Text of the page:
Audiences, Content Marketing, and Existentialism

We all know the old saying “If a tree falls in the forest and no one is around to hear it, does it make a sound?” Wikipedia defines it as a “philosophical thought experiment that raises questions regarding observation and knowledge of reality.” Others classify it as a question of whether existence exists independently of consciousness. I view it as proof that a brand’s most valuable asset may just be its audience. Because, if we generate content and nobody is around to consume it, is it really marketing?

Jeffrey Rohrs is the VP of Marketing Insights for ExactTarget and the author of the very interesting “AUDIENCE: Marketing in the Age of Subscribers, Fans & Followers,” in which he addresses a very perplexing problem. If we agree that every company needs audiences to survive, that they are where we find new customers and develop more profitable relationships, then why is there such little time and energy spent acquiring, developing, and curating the audience?

For a long time, marketers really only had the option of renting audiences. We did that by buying advertising – tv, radio, print. In doing so, we were paying money to put our message in front of someone else’s audience. We would achieve impressions, but the asset (the audience) remained the property of the media owner.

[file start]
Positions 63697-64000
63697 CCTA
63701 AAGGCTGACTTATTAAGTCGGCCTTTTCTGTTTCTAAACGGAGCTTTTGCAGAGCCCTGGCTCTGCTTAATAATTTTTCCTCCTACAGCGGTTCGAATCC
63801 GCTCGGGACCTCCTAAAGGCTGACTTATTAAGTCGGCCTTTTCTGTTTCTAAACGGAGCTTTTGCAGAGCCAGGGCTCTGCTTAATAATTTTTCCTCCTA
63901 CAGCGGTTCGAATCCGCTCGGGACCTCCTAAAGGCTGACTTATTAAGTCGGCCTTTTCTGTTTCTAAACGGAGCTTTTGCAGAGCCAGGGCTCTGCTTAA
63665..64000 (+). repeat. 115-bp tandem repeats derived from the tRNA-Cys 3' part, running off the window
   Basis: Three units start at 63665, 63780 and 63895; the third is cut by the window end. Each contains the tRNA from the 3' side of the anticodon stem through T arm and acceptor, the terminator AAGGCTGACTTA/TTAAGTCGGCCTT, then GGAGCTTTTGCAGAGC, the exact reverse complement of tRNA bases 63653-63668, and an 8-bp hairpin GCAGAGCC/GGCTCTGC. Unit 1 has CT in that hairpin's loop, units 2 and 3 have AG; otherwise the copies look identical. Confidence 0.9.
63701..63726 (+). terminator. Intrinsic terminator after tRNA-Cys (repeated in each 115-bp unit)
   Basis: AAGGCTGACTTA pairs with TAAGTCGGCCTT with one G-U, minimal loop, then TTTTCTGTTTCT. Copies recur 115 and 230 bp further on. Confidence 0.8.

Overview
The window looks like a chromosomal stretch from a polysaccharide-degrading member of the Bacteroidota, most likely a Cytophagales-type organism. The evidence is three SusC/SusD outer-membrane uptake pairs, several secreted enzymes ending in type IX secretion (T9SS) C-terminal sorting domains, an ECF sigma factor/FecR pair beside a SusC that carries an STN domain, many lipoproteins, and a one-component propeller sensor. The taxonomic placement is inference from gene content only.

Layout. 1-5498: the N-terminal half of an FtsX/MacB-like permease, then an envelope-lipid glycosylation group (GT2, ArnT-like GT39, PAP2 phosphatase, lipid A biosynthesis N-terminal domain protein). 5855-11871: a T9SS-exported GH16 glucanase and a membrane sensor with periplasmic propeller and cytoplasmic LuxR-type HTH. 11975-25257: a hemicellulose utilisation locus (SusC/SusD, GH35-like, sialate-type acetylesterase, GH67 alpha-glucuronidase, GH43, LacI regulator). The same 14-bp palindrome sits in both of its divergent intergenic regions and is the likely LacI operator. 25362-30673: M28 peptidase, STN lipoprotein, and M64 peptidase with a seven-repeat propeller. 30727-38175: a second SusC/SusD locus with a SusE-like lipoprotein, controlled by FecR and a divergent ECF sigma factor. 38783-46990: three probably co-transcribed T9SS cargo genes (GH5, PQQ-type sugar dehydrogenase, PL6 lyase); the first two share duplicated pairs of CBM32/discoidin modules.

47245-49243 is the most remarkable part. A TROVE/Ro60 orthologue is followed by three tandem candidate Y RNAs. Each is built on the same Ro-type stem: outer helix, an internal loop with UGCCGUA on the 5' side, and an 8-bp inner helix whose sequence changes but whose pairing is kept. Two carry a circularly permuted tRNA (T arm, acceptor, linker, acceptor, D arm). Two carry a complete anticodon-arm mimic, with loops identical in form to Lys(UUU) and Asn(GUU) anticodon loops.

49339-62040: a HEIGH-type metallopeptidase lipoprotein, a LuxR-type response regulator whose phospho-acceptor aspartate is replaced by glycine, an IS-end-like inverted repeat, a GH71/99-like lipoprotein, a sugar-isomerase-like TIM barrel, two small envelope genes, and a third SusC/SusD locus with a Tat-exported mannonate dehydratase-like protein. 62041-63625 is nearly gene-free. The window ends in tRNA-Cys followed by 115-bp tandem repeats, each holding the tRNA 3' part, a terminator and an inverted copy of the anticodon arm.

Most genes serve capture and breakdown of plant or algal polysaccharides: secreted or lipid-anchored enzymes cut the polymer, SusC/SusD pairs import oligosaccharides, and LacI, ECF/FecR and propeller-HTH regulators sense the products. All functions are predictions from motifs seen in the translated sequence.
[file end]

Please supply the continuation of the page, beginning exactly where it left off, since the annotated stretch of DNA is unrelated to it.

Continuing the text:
In this new age, though, we all have the ability to develop our own proprietary audiences – audiences that are ours and ours alone; audiences that WANT to hear from us; audiences that are engaged, active, and open for the types of content we can provide.

In the old world, there were viewers, listeners, and readers. Now we can have our own subscribers, fans, and followers. As Jeff describes, these owned audiences hold significant advantages over rented audiences in that they provide ‘renewable energy sources’ that can provide long-term competitive advantage.

But what are you doing to to further your own brand’s ‘Proprietary Audience Development?’ Are you using your paid, owned, and earned media to not only sell in the short-term but also to increase the size, engagement, and value of your proprietary audience? Do specific people in your organization have specific responsibility for your audience?

If you want to learn more (and we all should/can), I encourage you to consider joining us in September at the Brand ManageCamp marketing conference. Jeffrey Rohrs will be speaking on ‘AUDIENCE,’ and there are 12 other fantastic speakers covering a wide range of brand marketing topics you won’t want to miss.


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